The IMF said it has not been asked by Spain for a bailout and has not begun preparing one.
IMF spokesman Gerry Rice spoke on Thursday as Spanish Deputy Prime Minister Soraya Saenz de Santamaria flew into Washington for talks with IMF Managing Director Christine Lagarde and US Treasury Secretary Timothy Geithner.
The officials discussed how Spain could finance an overhaul of its banking sector.
Saenz de Santamaria said that it was coincidental that she was coming to Washington in the midst of the banking crisis because her meetings were scheduled months ago.
The government nationalized a major bank earlier this month. It now says it will need to inject US$23.6 billion in public money into the bank — more than twice what the government initially estimated.
Doubts over how recession-hit Spain will handle the bailout have sparked concerns that the country could soon follow Greece, Portugal and Ireland in asking for -financial assistance.
Lagarde called her meeting with Saenz de Santamaria productive. She also denied a Wall Street Journal report that the IMF was drawing up plans for a rescue loan for Spain.
“There is no such plan,” she said.
Saenz de Santamaria said that she discussed with Geithner some of the ideas being discussed in Europe about how to set up a fund to recapitalize European banks.
“The problem is not Spain as a country,” she said. “But our financial system in a given moment has needs just like the other states had at other times.”
“We were talking about the possibility that the banks, not only Spain’s but also in other countries who need it, could access funds directly without intervention from the governments and without conditions,” she said after meeting Geithner.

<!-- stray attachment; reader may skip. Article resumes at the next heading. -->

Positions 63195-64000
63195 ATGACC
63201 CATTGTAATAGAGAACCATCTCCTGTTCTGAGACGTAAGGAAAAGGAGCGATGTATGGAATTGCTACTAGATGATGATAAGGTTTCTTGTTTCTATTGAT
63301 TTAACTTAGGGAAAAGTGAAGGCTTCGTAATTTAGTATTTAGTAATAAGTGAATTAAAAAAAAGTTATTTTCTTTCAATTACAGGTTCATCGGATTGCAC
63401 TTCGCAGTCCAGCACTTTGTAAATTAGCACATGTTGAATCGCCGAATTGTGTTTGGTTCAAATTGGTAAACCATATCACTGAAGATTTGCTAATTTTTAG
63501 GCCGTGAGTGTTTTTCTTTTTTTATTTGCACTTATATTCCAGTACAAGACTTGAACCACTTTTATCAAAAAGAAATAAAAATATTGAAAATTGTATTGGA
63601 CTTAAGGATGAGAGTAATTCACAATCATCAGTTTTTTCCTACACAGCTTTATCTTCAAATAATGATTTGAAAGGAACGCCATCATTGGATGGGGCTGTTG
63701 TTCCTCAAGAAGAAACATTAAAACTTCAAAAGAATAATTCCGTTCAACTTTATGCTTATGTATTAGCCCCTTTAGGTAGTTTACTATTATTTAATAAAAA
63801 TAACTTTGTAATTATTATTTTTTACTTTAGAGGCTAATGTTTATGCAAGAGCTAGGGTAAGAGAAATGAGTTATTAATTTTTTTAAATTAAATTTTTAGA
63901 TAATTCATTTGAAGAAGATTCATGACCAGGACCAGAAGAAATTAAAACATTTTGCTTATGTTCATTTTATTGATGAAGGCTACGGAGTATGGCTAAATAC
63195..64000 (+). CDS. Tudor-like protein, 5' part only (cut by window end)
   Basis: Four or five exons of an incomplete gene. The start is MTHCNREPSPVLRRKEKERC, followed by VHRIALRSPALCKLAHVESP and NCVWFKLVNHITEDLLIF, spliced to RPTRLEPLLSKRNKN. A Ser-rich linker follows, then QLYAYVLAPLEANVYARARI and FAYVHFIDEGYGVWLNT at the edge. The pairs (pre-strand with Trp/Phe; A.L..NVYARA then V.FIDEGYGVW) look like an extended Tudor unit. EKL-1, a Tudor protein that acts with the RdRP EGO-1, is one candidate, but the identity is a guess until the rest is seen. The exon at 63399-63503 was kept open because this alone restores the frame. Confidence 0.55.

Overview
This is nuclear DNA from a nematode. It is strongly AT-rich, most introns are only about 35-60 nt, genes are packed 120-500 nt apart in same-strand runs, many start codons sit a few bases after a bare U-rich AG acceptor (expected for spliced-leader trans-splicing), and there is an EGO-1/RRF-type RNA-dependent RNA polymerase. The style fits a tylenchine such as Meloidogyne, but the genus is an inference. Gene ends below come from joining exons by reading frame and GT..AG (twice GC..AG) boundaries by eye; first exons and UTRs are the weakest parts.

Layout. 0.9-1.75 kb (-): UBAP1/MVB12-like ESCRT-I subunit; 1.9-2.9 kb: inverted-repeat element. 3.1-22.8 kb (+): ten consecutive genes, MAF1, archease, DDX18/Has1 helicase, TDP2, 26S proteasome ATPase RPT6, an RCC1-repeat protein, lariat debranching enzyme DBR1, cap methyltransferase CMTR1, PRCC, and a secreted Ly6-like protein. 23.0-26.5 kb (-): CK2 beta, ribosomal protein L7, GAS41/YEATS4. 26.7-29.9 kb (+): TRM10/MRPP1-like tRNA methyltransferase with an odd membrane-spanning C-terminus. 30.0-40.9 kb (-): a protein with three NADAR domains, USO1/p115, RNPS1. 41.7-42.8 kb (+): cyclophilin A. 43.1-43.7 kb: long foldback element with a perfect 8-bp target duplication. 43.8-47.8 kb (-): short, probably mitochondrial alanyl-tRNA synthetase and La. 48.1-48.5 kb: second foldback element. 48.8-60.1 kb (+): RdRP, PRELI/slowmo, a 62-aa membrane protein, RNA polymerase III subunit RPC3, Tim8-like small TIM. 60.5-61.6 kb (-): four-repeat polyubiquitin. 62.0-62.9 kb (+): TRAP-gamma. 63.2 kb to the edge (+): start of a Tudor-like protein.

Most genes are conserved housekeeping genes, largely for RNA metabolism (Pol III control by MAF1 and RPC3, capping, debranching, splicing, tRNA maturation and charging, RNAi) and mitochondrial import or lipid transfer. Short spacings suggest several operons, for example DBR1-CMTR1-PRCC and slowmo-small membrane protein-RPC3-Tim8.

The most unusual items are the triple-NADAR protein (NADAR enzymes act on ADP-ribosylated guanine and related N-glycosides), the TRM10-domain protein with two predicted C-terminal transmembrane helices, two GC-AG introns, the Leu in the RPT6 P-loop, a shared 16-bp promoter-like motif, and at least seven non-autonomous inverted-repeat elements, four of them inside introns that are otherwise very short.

“The treasury secretary indicated that we are working in the same direction and that we must find a solution for the banks,” she added.
Meanwhile, European -leaders must be ready to recapitalize banks in the event of a Greek exit from the eurozone currency bloc and assure funding for Spain to prevent an economic collapse, World Bank President Robert Zoellick said yesterday.
If Greece withdraws from the euro and European leaders do not act decisively to prop up banks, Zoellick wrote in a column in the Financial Times, the resulting crisis could push the continent into a “danger zone.”
“Eurozone leaders need to be prepared — psychologically and through the European Stability Mechanism (ESM) — to recapitalize banks,” Zoellick wrote.
“In the eurozone, the guarantees of some national sovereigns are unlikely to be sufficient and only that of the ‘euro-sovereign’ will suffice,” he added.
“It is far from clear that eurozone leaders have steeled themselves for this step,” said Zoellick, whose five-year term at the head of the World Bank ends on June 30.
On Thursday, the European Commission said there was no possibility for eurozone banks to be directly recapitalized using the ESM, while Germany and other EU conservatives have insisted that national governments must take responsibility for any money borrowed from the ESM.